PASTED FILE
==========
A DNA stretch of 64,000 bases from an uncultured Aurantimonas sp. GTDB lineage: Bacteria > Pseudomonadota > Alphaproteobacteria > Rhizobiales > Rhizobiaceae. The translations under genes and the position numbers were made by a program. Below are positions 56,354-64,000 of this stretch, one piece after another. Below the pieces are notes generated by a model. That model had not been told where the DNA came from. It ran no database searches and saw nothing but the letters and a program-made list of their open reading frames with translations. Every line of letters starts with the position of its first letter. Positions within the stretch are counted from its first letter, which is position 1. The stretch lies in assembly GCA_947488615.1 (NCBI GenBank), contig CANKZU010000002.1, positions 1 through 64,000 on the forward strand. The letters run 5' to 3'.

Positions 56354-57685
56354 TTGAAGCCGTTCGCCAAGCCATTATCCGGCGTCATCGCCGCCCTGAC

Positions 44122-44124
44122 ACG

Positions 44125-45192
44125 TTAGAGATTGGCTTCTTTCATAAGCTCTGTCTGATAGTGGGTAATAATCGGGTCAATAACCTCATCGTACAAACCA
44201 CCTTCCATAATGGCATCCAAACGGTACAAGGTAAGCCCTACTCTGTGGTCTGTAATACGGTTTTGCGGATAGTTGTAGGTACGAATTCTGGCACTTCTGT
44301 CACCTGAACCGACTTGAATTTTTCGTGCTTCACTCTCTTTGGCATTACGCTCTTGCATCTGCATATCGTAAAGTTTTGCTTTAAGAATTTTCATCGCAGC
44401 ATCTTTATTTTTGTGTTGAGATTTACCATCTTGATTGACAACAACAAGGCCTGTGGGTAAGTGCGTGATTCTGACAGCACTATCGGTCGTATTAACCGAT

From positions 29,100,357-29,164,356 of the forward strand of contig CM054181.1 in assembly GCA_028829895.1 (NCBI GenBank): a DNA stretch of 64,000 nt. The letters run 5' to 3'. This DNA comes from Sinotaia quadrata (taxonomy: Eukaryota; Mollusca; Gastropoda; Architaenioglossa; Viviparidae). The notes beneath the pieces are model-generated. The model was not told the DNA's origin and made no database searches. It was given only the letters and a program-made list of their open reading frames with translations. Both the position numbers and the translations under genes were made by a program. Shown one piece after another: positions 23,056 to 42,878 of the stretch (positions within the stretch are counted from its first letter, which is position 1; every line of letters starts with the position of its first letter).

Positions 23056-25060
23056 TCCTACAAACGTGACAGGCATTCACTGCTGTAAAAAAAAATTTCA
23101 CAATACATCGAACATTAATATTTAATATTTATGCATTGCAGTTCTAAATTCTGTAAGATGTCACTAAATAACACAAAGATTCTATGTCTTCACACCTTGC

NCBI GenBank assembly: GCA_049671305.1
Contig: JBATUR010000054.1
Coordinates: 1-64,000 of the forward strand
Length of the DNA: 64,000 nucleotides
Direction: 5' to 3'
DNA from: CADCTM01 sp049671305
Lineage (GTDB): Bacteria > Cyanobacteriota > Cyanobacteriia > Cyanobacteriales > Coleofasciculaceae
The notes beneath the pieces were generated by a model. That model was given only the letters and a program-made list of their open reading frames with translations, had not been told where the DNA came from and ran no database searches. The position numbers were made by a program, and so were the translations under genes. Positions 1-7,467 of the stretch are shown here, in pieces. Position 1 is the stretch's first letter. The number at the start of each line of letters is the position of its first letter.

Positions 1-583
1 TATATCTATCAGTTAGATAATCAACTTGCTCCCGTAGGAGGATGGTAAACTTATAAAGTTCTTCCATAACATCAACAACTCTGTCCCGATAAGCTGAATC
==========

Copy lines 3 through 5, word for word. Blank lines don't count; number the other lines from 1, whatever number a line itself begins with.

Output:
56354 TTGAAGCCGTTCGCCAAGCCATTATCCGGCGTCATCGCCGCCCTGAC

Positions 44122-44124
44122 ACG